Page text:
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ORIGINAL ARTICLE
Year : 2017  |  Volume : 37  |  Issue : 1  |  Page : 12-18

Increased risk of stroke in patients with atopic dermatitis: A population-based, longitudinal study in Taiwan


1 Department of Neurology, National Defense Medical Center, Tri-Service General Hospital, Taipei, Taiwan, Republic of China
2 Department of Neurology, National Defense Medical Center, Tri-Service General Hospital; Department of Medicine, Division of Neurology, Cheng Hsin General Hospital, Taipei, Taiwan, Republic of China
3 Taiwanese Injury Prevention and Safety Promotion Association; National Defense Medical Center, School of Public Health; Department of Medical Research, National Defense Medical Center, Tri-Service General Hospital, Taipei, Taiwan, Republic of China
4 National Defense Medical Center, School of Public Health; Department of Medical Research, National Defense Medical Center, Tri-Service General Hospital, Taipei, Taiwan, Republic of China

Correspondence Address:
Jiunn-Tay Lee
Department of Neurology, National Defense Medical Center, Tri-Service General Hospital, No. 325, Section 2, Cheng-Kung Road, Neihu District, Taipei 11490, Taiwan
Republic of China
Wu-Chien Chien
Department of Medical Research, National Defense Medical Center, Tri-Service General Hospital, No. 325, Section 2, Cheng-Kung Road, Neihu District, Taipei 11490, Taiwan
Republic of China
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Source of Support: None, Conflict of Interest: None


DOI: 10.4103/1011-4564.200737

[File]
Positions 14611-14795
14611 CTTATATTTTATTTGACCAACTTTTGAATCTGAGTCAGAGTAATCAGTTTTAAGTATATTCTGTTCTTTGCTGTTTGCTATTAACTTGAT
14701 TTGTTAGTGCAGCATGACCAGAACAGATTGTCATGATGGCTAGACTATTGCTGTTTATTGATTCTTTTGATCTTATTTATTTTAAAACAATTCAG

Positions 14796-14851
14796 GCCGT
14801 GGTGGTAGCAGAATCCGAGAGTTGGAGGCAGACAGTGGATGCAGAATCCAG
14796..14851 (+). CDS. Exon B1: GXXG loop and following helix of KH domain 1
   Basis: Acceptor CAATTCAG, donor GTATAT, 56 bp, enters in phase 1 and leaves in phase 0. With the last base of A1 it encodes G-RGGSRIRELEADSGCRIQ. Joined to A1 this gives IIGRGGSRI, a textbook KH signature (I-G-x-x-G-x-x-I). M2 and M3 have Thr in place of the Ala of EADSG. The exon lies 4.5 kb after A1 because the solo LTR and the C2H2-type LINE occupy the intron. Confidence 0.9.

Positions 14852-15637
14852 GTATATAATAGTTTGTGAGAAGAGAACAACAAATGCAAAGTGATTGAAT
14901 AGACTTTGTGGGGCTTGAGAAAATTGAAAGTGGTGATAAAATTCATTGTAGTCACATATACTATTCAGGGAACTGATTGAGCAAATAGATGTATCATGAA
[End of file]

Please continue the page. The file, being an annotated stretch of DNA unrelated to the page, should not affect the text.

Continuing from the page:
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Background: Chronic inflammation has been linked to stroke, but it is not known whether atopic dermatitis (AD), a chronically inflammatory skin disease, is related to stroke. The aim of this study was to investigate the association of AD and stroke. Materials and Methods: In this population-based, cohort study, data were collected from a Longitudinal Health Insurance Database released from the National Health Research Institute in Taiwan in 2011. All patients with AD between 2000 and 2006 without prior stroke were included and an age- and gender-matched cohort without prior stroke, 4-fold of the AD sample size, was served as the control group. The two cohorts were followed until the end of 2010 for stroke incidence. Cox's proportional hazards regressions were used to assess the difference in stroke risk between groups. Results: During the follow-up period of 4–11 years, 471 (incidence: 4.46/1,000 person-years) and 1497 (incidence: 3.56/1,000 person-years) stroke incidents were noted in the study and control cohort, respectively. The patients with AD had an increased incidence of ischemic stroke (adjusted hazard ratio [HR]: 1.21; 95% confidence interval [CI]: 1.08–1.36) but not hemorrhagic stroke (adjusted HR: 0.97; 95% CI: 0.74–1.29). The severity of AD was significantly correlated with the risk of ischemic stroke. Conclusions: These results suggest that AD is independently associated with ischemic stroke but not with hemorrhagic stroke. The risk of ischemic stroke is correlated significantly with the severity of AD. Further research is necessary to explore the underlying mechanism.


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